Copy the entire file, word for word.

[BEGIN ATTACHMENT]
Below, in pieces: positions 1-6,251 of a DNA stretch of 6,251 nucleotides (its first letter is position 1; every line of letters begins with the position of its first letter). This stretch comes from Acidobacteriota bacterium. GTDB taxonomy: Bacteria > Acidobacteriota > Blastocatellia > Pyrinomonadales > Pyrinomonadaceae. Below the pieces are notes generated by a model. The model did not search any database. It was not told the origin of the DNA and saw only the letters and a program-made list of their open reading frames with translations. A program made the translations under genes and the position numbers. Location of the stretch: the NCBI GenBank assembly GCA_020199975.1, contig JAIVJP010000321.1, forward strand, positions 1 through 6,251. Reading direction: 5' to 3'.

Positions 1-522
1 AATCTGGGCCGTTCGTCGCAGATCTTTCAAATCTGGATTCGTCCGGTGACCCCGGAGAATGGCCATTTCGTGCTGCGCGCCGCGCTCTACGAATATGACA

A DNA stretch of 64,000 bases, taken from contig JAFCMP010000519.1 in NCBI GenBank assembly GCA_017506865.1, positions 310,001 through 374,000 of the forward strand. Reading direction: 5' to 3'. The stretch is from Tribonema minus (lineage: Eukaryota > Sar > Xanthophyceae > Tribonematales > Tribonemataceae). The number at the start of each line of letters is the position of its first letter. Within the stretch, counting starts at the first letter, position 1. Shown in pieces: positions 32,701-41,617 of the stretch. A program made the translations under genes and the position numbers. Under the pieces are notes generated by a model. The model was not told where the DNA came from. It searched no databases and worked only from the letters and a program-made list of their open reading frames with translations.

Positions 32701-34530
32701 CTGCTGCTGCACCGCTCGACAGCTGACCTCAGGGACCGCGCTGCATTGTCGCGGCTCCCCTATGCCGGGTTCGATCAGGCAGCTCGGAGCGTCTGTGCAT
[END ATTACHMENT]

Below, in pieces: positions 1-6,251 of a DNA stretch of 6,251 nucleotides (its first letter is position 1; every line of letters begins with the position of its first letter). This stretch comes from Acidobacteriota bacterium. GTDB taxonomy: Bacteria > Acidobacteriota > Blastocatellia > Pyrinomonadales > Pyrinomonadaceae. Below the pieces are notes generated by a model. The model did not search any database. It was not told the origin of the DNA and saw only the letters and a program-made list of their open reading frames with translations. A program made the translations under genes and the position numbers. Location of the stretch: the NCBI GenBank assembly GCA_020199975.1, contig JAIVJP010000321.1, forward strand, positions 1 through 6,251. Reading direction: 5' to 3'.

Positions 1-522
1 AATCTGGGCCGTTCGTCGCAGATCTTTCAAATCTGGATTCGTCCGGTGACCCCGGAGAATGGCCATTTCGTGCTGCGCGCCGCGCTCTACGAATATGACA

A DNA stretch of 64,000 bases, taken from contig JAFCMP010000519.1 in NCBI GenBank assembly GCA_017506865.1, positions 310,001 through 374,000 of the forward strand. Reading direction: 5' to 3'. The stretch is from Tribonema minus (lineage: Eukaryota > Sar > Xanthophyceae > Tribonematales > Tribonemataceae). The number at the start of each line of letters is the position of its first letter. Within the stretch, counting starts at the first letter, position 1. Shown in pieces: positions 32,701-41,617 of the stretch. A program made the translations under genes and the position numbers. Under the pieces are notes generated by a model. The model was not told where the DNA came from. It searched no databases and worked only from the letters and a program-made list of their open reading frames with translations.

Positions 32701-34530
32701 CTGCTGCTGCACCGCTCGACAGCTGACCTCAGGGACCGCGCTGCATTGTCGCGGCTCCCCTATGCCGGGTTCGATCAGGCAGCTCGGAGCGTCTGTGCAT